Loveless Cafe cannot be mentioned without calling out the biscuits. The down-home eatery—tucked away about 30 minutes west of downtown—has been serving southern staples for more than 60 years. And it's revered the world over for those fluffy, buttery biscuits—which are still prepared with a secret recipe Annie Loveless developed back in the '50s. Despite the roadside joint changing hands several times over the years, Loveless' biscuits have remained the same ever since she began serving the travelers passing through on Highway 100. All the while, tourists and locals alike flocked to the family-friendly cafe for classic southern flavors: fried chicken, country-fried steak, pork barbecue. (We suggest the rich and hearty ilk.) In 2009, the Loveless Barn joined the compound, turning the Loveless into as much of a music destination as a place for dependable grub.
The moniker Third Man Records is a slight oversimplification of what visitors find in this downtown compound, which was launched, designed and spearheaded by rock'n'roll's Jack White (who earned his country stripes when he produced veteran Loretta Lynn's award-winning album in 2004). You will find records here; the small storefront stocks singles and LPs issued by the label part of Third Man, including many of White's own work. Inside there are also plenty of novelties, including the Monkey Band (animatronic monkeys wriggling, usually, to a TMR-artist soundtrack) and Record Booth, which allows visitors to cut six-inch phonographic discs. After searching through all the treasures, head around the way to the Blue Room, a live venue complete with adornment that's another world away from the average beer-soaked rock club. Third Man Records cuts Blue Room performances straight to vinyl and offers up copies as captures and keepsakes. Ultimately, Third Man feels like something of a musical museum, gallery and creative playground—and, like the man who built it, is wildly unique.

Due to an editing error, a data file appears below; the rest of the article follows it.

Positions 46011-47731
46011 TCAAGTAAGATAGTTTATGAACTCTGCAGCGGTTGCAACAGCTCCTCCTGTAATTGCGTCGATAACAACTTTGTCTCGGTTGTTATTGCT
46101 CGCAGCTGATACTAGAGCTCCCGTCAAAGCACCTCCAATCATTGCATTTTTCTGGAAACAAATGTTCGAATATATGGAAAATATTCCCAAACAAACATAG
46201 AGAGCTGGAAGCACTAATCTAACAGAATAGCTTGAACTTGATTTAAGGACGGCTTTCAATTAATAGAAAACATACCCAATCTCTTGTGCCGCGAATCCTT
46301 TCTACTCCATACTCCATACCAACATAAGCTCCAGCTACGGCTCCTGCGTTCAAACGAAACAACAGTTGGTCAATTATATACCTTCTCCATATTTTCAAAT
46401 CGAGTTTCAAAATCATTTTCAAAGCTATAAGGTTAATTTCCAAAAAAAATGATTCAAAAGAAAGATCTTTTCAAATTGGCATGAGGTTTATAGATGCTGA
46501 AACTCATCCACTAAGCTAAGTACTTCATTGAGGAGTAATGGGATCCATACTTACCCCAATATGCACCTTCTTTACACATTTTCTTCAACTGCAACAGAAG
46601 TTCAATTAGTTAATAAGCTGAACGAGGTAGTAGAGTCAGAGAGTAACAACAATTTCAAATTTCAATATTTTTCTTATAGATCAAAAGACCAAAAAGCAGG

Driving by imogene + willie's storefront in the bustling 12South neighborhood, visitors would be forgiven for thinking it's a gas station. Decades ago, it was in fact a gas station, and when Carrie and Matt Eddmenson refurbished the place to house their designer denim line, they did so with a visible restraint and respect for history—leaving the antique overhang and adding little signage. The Eddmensons use the same sensibilities when designing their jeans, which feature classic materials, methods and cuts with subtle updates. The brand’s Willie men’s jeans were inspired by the Levi’s 1947 design, though updated touches make a big difference. Women’s cuts opt for a more womanly rise that lengthens and flatters. The shop doesn't just focus on jeans though, they also peddle a stylish collection of shirts, jackets and some carefully selected homewares too. The draw truly is the denim though, and the Eddmensons work with hand-sewn details and prized raw, selvage denim—which, naturally, is tough during the first few wears, but settles in to envelop the wearer like a full-hearted hug from a southern granny. Fitting, since the business is named for Carrie's maternal grandparents—Imogene and Willie—who inspired the shop's welcoming, cross-generational vibe.